We Love BuHi began this year as Brookhaven resident Marian Liou’s Instagram account, a photo album of her Buford Highway neighborhood. Now it’s her business, selling T-shirts, staging bike rides and advocating for immigrant communities to have a say on the rapidly changing corridor.
“My mission really is encouraging the revitalization of Buford Highway…[but] in a way, reflective of diversity and that involves the community,” said Liou during a recent lunch at Havana Sandwich Shop in Brookhaven’s section of the road.
“This cultural diversity is a huge asset we need to protect and promote,” she said. Otherwise, “the forces of gentrification could happen because this area is so convenient and affordable right now.”
The 36-year-old attorney is taking a break from practicing law to focus on We Love BuHi. She calls it a “social enterprise”— a for-profit business, but with a socially conscious mission.
Its biggest event so far was Buford Highway Bikes and Bites in September, which drew 75 people pedaling 4.5 miles of the street and stopping at local restaurants.
Brookhaven City Councilman Bates Mattison joined the Bikes and Bites tour. He praised We Love BuHi for highlighting local businesses and creating opportunities for collaboration—including when he found himself biking alongside a Chamblee city councilman.
“Buford Highway is an absolute treasure for all three of our cities,” Mattison said. “I applaud her efforts because she’s a champion for a treasure for our community.”
Liou said she enjoys exploring the hundreds of Buford Highway businesses, but We Love BuHi has some personal motivations as well.
As a second-generation Chinese American from California, Liou said she recently reconnected with her cultural heritage and wonders about passing it on to her two children. She’s now a board member of Norcross-based Asian Americans Advancing Justice Atlanta, which works with Buford’s immigrant communities.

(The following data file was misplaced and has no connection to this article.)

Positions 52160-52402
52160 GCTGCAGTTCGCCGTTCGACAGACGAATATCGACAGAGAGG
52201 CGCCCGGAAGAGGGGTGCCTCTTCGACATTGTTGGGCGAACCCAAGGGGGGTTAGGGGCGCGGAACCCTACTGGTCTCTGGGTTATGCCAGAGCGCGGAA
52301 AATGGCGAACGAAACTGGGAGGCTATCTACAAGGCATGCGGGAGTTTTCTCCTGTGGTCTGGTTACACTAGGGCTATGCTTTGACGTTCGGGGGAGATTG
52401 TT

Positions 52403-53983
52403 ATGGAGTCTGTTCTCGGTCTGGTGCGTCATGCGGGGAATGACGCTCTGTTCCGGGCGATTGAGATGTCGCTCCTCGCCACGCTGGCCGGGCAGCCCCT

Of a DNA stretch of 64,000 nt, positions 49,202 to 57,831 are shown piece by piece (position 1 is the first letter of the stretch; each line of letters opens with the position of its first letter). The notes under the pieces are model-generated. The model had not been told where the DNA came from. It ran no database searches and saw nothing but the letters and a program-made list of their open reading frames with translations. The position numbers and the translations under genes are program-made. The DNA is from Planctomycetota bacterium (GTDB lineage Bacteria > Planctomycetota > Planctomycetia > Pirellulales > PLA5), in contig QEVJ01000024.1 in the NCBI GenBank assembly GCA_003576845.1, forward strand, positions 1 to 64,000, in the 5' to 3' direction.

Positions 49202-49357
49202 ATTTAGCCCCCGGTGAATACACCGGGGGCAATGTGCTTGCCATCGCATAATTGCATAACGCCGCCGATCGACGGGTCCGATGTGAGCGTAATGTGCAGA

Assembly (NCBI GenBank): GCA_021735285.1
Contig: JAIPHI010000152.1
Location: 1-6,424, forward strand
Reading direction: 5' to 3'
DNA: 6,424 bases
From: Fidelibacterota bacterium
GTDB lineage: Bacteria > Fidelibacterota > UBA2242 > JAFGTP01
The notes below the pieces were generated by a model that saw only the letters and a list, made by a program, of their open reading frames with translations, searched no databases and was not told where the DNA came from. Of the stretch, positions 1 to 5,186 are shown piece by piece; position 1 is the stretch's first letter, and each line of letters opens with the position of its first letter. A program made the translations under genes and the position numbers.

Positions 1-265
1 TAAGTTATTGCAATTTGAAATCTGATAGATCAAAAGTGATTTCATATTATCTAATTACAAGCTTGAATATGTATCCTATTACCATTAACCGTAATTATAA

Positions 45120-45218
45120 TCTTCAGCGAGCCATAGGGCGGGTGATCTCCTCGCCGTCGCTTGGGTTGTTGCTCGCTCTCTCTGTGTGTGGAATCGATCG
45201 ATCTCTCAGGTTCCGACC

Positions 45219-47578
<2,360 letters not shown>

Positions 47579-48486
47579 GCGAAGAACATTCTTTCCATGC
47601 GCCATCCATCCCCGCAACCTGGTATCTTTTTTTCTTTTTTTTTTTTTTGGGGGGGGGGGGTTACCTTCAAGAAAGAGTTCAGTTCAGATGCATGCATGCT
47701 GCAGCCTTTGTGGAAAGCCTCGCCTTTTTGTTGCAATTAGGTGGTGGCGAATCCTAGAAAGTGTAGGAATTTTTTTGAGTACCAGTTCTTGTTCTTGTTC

“The future of Buford Highway is important to me because it’s my future,” Liou said.
Another spark for Liou’s interest was curiosity about urban planning and the impact of pending redevelopments, such as Doraville’s former GM plant and the Peachtree Creek Greenway park.
“All of this came from a question of mine. Why are there [streetscape] improvements in some areas of Buford Highway and not others?” Liou said.
She didn’t realize the road runs through several jurisdictions between Buckhead and I-285 and is a state route.
Recalling her reaction to the GM plant redevelopment plans, she said, “Wow, they’re going to plop down Atlantic Station in Doraville. That’s going to impact everything.”
She worries about local, independent businesses competing with national chains.
With Liou’s concern about gentrification, why the use of “BuHi,” the “SoHo”-style abbreviation developers and brokers often use in gentrifying areas? “It’s a signifier. It means the end is near,” Liou said in joking agreement about such abbreviations.
While she’s “not a huge fan” of the “BuHi” abbreviation herself, she said, it’s easier to use on social media.
In recent months, she has launched welovebuhi.com and started selling T-shirts with the slogan. She’s working on a small-scale international film festival to be held in local restaurants, and a second Bikes and Bites is the works for February. Her latest project is developing a digital map of local businesses that also could be used as physical wayfinding signs on the street.
On the organizing end, Liou shows up at meetings ranging from the Cross Keys school cluster to the Greenway park, advocating for better local engagement—including in languages other than English—and bigger-picture planning.
She notes, for example, that Brookhaven has an economic development plan for its piece of the corridor—which it would rebrand “Buford Boulevard”—but other cities don’t. She’d like to see the Atlanta Regional Commission create a Livable Centers Initiative study for Buford.
Liou said she’s giving We Love BuHi six months to see if it’s viable. (Her work recently got her a part-time event planner job with the city of Doraville, too.) But either way, she said, change is coming to Buford.
“It’s not good or bad,” she said. “It’s what kind of change do you want to see?”